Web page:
City Faith – Gospel Hall Assembly, Connaught Place
[Text and photos by Mayank Austen Soofi]
The air is viscous with traffic sounds. The afternoon light is hard on the eyes.
Such is the sense of the day, here at the H block Outer Circle in Connaught Place. Suddenly, one pauses by a curtained door. On pulling apart the pink drapes, another world is revealed.
The hall is quiet. So quiet, as if the clocks had stopped. Rows of benches are lying on both sides, with a narrow passage going further ahead. A young man is sitting on a chair towards the far end, tapping something on a laptop. On stepping deeper into this space, calmness drips into the weary senses. The noises outside seem as remote as watching the Doon valley from the high altitude of Mussoorie. It is almost like being inside an isolated gufa in the Himalayas.
What is this mysterious place?
A tall shadow flickers in the book-crammed mezzanine floor. That is actually a straight-backed man getting up from a chair. He comes down on a steel ladder, his face lighting up in a restrained smile. “This is Gospel Hall Assembly, you may see the board hanging outside.” Benjamin Alexander is dressed in formal pants and shirt. He clarifies the specific purpose of this place, that any casual passerby might first register dimly only as an island of profound silence. “This is a place for workshopping Lord Jesus Christ, studying the Holy Bible, and sharing the love of God with whoever comes here.”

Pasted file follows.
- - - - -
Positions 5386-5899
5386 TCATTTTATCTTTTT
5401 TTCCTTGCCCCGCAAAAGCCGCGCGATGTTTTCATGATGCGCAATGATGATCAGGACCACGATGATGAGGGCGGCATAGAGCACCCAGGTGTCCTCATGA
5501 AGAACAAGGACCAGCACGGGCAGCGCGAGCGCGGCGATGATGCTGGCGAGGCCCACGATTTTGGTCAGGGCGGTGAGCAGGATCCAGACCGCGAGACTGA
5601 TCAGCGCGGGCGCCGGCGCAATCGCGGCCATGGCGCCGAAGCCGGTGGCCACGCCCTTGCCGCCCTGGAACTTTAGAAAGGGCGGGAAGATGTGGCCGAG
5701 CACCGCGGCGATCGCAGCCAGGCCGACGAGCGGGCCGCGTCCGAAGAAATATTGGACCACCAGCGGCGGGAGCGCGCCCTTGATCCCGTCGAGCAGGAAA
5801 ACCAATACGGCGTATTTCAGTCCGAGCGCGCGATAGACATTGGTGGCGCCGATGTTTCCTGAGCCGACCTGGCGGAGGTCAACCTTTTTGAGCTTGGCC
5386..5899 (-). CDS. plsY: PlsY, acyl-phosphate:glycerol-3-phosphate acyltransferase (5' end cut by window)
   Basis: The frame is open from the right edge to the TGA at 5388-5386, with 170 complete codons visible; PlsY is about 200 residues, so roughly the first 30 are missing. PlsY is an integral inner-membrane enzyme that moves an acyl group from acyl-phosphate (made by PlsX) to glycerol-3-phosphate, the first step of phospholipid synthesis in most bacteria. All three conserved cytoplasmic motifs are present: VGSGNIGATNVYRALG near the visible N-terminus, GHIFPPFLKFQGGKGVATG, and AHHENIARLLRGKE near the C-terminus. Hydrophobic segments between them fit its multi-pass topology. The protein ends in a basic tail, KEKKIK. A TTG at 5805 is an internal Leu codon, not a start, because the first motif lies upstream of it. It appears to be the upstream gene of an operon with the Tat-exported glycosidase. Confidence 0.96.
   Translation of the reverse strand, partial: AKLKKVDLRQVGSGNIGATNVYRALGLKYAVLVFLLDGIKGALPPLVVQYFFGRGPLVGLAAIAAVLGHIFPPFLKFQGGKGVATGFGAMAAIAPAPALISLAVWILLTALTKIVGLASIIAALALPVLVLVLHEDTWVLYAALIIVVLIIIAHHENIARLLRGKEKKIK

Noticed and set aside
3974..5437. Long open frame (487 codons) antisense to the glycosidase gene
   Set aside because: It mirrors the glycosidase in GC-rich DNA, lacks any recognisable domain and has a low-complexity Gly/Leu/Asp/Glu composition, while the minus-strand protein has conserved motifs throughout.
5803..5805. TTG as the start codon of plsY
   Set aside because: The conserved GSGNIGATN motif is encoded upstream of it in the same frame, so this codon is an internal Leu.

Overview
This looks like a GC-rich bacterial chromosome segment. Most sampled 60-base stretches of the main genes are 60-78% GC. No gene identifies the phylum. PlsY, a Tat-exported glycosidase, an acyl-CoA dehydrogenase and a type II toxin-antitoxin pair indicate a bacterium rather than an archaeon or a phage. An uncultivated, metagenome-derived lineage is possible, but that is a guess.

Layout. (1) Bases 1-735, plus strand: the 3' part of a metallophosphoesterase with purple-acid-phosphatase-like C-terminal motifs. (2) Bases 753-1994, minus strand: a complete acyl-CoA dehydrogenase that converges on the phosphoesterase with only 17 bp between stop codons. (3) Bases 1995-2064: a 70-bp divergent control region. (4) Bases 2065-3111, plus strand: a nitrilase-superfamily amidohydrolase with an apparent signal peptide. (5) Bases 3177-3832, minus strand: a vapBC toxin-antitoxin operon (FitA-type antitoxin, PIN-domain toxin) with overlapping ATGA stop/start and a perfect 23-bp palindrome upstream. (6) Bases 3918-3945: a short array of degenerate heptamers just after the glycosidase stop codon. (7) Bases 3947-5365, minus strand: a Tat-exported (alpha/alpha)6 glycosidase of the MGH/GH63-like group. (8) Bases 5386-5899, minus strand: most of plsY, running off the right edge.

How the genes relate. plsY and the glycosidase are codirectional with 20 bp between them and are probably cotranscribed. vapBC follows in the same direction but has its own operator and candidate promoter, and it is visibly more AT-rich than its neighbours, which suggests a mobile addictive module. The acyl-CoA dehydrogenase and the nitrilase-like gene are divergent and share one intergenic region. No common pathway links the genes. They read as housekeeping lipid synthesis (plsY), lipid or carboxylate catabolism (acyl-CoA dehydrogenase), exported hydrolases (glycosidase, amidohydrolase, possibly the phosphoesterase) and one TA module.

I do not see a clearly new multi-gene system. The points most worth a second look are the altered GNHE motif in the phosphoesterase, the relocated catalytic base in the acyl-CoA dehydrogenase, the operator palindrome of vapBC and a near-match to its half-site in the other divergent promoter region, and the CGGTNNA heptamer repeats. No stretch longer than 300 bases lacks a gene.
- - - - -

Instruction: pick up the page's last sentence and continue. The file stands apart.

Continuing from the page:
Addressing specific queries, he assures that it would be fine if a person who were not religious just wanted to sit inside the hall in silence, briefly. Except when there are packed congregations on the evenings of Sunday, Wednesday and Friday.
Right now, it is about four in the evening, and the place is dappled in peace. The hall’s old-fashioned architecture, the grey walls, the tall wooden door with huge glass panes, the long rod of the low-hanging fan, add to the serenity. The flooring consists of spotty tiles one used to see in residences before the age of Italian marbles.
The hall was founded by a missionary from New Zealand in 1942, says Benjamin Alexander. The premises earlier housed the offices of Tropical Life Insurance.
Some minutes later, on stepping out, the everyday world strikes back.